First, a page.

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The golden touch of a kiss

"Either I am too old, or too nervous, or too stupid - there must be something wrong", Klimt once wrote in a letter. Though facing continuous difficulties in his work, in the years 1907 and 1908 the painter created a centrepiece of the Jugendstil movement: The Kiss.

The Kiss by Gustav Klimt © Belvedere Vienna

»...because I fear and respect true love.« Gustav Klimt

 

A pair of lovers, united through a kiss: A theme that occupied Gustav Klimt throughout his career. 1907 Klimt began to draw this theme up again – and ended up with the most famous work of his entire oeuvre and marking the culmination of the Europen Jugendstil movement: "The Kiss".


The inspiration for a masterpiece

In all of Gustav Klimt's works the elements of colour, form, and line free themselves from representational narrative, developing into symbols and abstractions in their own right.

Klimt’s “Beethoven Frieze” (1902), reflecting his increased emphasis on ornamentation and the use of gold leaf, represented an important artistic precursor to his most famous painting.

When Klimt visited Ravenna during his travels through Italy in 1903, he was introduced to the world of Byzantine mosaics, paving the way for his “Golden Phase”, culminating in "The Kiss".


Who is she?

There have been numerous attempts to identify the woman portrayed in The Kiss. Those mentioned have included Klimt’s life-long partner Emilie Flöge, but also Adele Bloch-Bauer. The subject’s well-proportioned facial features reveal a similarity to many of the women that Klimt portrayed, but ultimately they cannot be unequivocally attributed to a particular person.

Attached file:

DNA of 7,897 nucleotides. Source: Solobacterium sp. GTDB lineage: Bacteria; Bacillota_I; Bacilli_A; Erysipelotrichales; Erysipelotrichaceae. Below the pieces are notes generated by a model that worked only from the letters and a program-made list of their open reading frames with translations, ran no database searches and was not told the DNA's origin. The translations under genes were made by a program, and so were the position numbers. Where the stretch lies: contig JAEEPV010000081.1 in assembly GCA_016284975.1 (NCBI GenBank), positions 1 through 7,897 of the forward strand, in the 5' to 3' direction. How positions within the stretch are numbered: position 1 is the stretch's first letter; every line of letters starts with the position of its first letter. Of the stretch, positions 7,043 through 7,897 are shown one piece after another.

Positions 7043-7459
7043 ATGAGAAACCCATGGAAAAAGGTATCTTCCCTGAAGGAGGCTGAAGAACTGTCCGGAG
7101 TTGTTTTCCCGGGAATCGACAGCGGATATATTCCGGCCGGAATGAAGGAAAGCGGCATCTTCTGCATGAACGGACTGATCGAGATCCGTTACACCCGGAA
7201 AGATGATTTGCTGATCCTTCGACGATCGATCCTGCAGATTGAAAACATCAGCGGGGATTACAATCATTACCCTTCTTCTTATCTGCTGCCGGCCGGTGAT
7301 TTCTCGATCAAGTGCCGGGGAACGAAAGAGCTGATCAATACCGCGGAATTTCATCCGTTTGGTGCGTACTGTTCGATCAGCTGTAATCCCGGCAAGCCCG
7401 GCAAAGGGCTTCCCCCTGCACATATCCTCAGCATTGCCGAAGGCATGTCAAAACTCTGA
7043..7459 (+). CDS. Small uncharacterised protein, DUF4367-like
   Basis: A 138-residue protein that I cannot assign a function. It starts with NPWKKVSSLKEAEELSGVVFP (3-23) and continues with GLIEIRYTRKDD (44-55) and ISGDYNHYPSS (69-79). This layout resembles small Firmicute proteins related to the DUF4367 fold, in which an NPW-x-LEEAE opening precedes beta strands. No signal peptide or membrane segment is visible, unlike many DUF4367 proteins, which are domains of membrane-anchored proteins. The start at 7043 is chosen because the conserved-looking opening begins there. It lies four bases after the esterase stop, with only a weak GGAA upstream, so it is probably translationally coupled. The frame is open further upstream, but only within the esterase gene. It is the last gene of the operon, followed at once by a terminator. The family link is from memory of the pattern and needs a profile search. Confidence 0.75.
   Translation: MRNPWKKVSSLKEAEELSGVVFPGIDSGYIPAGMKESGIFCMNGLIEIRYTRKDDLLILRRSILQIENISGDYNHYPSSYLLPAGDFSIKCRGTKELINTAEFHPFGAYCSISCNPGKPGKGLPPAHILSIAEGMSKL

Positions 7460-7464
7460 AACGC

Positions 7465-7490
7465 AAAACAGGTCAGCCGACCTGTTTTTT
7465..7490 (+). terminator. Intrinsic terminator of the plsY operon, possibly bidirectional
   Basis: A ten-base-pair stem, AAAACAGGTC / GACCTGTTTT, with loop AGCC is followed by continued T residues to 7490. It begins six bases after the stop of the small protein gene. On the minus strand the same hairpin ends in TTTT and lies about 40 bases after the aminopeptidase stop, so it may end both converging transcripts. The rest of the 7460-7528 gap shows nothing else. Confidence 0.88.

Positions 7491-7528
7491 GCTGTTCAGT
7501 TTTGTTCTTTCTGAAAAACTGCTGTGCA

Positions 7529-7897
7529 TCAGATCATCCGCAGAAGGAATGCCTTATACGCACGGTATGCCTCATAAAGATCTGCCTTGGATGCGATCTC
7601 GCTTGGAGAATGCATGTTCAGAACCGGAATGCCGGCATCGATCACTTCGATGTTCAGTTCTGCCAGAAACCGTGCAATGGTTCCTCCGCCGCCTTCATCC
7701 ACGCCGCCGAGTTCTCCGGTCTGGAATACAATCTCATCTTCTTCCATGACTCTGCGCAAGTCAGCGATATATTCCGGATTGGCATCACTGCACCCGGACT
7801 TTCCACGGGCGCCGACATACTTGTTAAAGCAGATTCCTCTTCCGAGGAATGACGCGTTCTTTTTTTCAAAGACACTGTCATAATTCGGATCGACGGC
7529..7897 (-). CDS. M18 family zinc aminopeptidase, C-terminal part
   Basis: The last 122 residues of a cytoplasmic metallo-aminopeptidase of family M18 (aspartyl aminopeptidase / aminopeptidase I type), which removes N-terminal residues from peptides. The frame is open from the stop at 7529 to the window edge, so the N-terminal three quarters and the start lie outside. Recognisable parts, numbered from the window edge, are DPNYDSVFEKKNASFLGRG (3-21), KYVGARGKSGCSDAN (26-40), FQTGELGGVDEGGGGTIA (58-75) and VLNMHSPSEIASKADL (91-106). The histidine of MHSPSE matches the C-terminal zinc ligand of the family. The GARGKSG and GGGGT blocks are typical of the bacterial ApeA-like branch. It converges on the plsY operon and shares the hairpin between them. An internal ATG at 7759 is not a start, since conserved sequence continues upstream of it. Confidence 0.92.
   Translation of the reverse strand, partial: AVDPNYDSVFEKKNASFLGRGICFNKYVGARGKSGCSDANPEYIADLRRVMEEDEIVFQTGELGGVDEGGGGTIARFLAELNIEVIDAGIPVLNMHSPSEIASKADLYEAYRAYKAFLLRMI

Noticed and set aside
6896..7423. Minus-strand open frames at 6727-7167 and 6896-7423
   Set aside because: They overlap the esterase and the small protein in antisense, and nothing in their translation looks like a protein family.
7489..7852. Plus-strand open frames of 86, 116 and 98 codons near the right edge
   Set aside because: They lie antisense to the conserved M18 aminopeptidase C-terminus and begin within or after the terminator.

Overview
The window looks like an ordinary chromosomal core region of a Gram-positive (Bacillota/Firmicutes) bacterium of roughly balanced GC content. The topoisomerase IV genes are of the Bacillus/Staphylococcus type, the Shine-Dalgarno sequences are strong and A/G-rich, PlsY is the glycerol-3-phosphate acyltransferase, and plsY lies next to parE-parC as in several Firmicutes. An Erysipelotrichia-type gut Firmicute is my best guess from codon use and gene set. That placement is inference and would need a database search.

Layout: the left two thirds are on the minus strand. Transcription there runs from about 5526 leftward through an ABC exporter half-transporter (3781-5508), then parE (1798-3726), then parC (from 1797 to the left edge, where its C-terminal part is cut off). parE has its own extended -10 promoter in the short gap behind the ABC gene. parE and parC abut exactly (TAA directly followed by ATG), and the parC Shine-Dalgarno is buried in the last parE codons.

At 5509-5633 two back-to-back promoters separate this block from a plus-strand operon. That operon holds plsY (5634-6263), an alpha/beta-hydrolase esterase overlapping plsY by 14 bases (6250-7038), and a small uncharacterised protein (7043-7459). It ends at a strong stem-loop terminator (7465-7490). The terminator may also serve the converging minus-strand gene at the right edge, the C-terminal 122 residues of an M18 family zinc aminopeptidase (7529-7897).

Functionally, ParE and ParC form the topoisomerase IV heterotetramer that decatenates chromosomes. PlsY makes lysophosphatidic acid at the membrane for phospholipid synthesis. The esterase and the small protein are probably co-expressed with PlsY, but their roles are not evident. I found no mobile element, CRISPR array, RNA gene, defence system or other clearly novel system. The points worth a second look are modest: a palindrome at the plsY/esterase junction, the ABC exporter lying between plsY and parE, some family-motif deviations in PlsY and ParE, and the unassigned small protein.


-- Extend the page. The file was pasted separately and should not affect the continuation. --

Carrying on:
A sacred golden sphere

In the painting a couple is depicted embracing in a field of flowers. The man bent over the woman, she, clinging tightly to him, awaiting his kiss. The male figure is characterized by square and rectangular forms, while the female’s soft lines and floral patterns are dominant. A golden halo surrounds the couple, but it ends at the bare feet of the female, whose toes are sharply bent and firmly dug into the flower-covered meadow.

At the same time, however, the couple seems to have shaken off this last remnant of earthly weight. It seems they have been transported into another infinite, almost sacred sphere, reminiscent indeed of the gold background of Byzantine mosaics.

When Klimt presented the painting to the public for the first time, in 1908, it was acquired – still unfinished – directly from the exhibition by the Austrian Gallery. This painting represents the centrepiece of the world’s largest collection of works by Gustav Klimt, located in the Austrian Gallery in Vienna’s Upper Belvedere Palace.